Adversariality and Argumentation

Informal Logic 40 (1):77-108 (2020)
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The concept of adversariality, like that of argument, admits of significant variation. As a consequence, I argue, the question of adversarial argument has not been well understood. After defining adversariality, I argue that if we take argument to be about beliefs, rather than commitments, then two considerations show that adversariality is an essential part of it. First, beliefs are not under our direct voluntary control. Second, beliefs are costly both for the psychological states they provoke and for the fact that they are causally related to our actions. As a result, argument involving agreement can also be understood to be adversarial.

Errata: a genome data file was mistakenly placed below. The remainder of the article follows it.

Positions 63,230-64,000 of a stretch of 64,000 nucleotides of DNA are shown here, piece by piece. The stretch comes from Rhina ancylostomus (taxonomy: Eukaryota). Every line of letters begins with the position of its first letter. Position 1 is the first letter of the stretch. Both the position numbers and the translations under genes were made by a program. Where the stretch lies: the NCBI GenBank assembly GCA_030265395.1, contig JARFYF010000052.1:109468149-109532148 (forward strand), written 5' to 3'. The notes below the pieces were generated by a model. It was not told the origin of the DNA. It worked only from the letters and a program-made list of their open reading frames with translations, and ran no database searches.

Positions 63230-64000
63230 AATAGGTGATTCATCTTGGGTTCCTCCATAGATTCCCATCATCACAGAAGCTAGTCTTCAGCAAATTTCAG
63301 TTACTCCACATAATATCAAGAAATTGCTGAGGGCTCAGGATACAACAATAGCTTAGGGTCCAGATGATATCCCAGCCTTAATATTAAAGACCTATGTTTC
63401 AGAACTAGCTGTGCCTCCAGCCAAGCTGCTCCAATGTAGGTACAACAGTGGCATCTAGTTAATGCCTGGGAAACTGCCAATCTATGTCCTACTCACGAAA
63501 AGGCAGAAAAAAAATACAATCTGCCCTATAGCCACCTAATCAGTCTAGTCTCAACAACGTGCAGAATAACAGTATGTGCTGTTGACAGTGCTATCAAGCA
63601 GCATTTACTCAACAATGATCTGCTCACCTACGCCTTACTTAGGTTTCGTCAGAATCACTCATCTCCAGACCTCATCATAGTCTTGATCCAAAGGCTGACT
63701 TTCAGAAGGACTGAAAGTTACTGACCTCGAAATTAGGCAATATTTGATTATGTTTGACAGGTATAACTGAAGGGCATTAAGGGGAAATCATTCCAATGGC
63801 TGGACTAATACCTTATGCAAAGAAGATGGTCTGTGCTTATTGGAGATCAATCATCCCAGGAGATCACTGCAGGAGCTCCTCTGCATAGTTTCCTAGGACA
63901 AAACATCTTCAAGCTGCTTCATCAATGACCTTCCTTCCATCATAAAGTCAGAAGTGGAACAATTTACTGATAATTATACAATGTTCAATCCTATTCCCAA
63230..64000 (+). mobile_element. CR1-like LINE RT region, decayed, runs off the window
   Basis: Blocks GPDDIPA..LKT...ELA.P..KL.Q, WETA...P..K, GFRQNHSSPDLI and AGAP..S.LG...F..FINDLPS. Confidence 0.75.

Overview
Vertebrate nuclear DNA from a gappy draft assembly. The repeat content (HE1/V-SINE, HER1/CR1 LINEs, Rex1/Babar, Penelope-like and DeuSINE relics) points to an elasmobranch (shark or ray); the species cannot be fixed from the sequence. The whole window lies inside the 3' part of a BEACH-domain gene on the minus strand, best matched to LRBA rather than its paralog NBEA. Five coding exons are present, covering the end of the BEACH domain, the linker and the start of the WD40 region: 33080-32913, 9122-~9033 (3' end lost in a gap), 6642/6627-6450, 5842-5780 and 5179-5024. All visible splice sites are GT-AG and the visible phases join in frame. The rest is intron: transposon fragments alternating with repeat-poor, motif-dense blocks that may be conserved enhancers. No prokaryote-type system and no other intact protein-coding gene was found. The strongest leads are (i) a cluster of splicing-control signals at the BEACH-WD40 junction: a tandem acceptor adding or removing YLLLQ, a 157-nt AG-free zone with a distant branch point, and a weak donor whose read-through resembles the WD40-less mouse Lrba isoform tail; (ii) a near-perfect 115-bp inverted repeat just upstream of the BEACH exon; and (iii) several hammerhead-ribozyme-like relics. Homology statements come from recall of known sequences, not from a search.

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Metaphors we live by.George Lakoff & Mark Johnson - 1980 - Chicago: University of Chicago Press. Edited by Mark Johnson.
Philosophical explanations.Robert Nozick - 1981 - Cambridge: Harvard University Press.
Fallacies.Charles Leonard Hamblin - 1970 - Newport News, Va.: Vale Press.
Metaphors We Live By.George Lakoff & Mark Johnson - 1980 - Ethics 93 (3):619-621.

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